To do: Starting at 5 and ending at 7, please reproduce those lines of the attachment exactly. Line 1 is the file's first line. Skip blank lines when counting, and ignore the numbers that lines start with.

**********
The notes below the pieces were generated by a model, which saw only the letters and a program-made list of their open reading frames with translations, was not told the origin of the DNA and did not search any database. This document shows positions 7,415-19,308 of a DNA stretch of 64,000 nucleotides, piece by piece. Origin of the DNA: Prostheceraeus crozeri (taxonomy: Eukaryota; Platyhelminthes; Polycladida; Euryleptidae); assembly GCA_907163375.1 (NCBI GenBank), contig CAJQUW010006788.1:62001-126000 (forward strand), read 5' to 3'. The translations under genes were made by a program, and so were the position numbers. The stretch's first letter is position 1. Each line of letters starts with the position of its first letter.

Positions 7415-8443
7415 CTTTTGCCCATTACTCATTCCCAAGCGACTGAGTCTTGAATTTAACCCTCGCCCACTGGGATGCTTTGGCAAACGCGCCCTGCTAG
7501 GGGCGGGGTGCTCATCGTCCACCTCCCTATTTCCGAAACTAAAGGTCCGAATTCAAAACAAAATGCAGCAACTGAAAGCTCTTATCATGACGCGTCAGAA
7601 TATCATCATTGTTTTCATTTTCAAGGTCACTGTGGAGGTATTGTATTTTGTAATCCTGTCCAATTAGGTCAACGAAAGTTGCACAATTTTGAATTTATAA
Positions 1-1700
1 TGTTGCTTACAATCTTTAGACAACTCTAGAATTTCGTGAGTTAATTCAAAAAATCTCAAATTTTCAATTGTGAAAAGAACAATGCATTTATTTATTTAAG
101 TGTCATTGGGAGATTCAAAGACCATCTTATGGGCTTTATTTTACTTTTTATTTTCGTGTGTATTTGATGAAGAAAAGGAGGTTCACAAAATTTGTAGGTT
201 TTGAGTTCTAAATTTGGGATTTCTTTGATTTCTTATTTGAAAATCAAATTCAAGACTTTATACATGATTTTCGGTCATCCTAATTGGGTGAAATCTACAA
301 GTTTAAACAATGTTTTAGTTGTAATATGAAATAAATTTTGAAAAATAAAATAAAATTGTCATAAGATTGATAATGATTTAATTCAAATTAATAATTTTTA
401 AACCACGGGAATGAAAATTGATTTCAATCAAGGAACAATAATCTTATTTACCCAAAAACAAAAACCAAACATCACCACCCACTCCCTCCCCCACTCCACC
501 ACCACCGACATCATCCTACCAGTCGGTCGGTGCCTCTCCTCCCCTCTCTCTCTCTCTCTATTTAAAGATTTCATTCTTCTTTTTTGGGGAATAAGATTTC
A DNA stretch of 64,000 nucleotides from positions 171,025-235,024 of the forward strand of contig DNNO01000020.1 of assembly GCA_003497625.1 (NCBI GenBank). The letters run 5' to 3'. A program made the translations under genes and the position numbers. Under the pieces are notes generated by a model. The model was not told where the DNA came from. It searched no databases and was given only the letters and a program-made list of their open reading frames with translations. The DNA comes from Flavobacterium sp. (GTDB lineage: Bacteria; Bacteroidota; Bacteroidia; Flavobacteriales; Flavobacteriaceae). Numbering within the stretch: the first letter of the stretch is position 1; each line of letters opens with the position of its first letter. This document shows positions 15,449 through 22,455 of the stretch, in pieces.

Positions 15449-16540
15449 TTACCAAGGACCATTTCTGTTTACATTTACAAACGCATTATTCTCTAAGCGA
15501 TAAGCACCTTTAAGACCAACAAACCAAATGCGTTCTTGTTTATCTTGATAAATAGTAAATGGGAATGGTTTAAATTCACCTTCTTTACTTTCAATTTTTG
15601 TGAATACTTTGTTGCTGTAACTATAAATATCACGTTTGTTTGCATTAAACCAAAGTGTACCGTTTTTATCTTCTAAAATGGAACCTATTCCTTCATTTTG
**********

7601 TATCATCATTGTTTTCATTTTCAAGGTCACTGTGGAGGTATTGTATTTTGTAATCCTGTCCAATTAGGTCAACGAAAGTTGCACAATTTTGAATTTATAA
Positions 1-1700
1 TGTTGCTTACAATCTTTAGACAACTCTAGAATTTCGTGAGTTAATTCAAAAAATCTCAAATTTTCAATTGTGAAAAGAACAATGCATTTATTTATTTAAG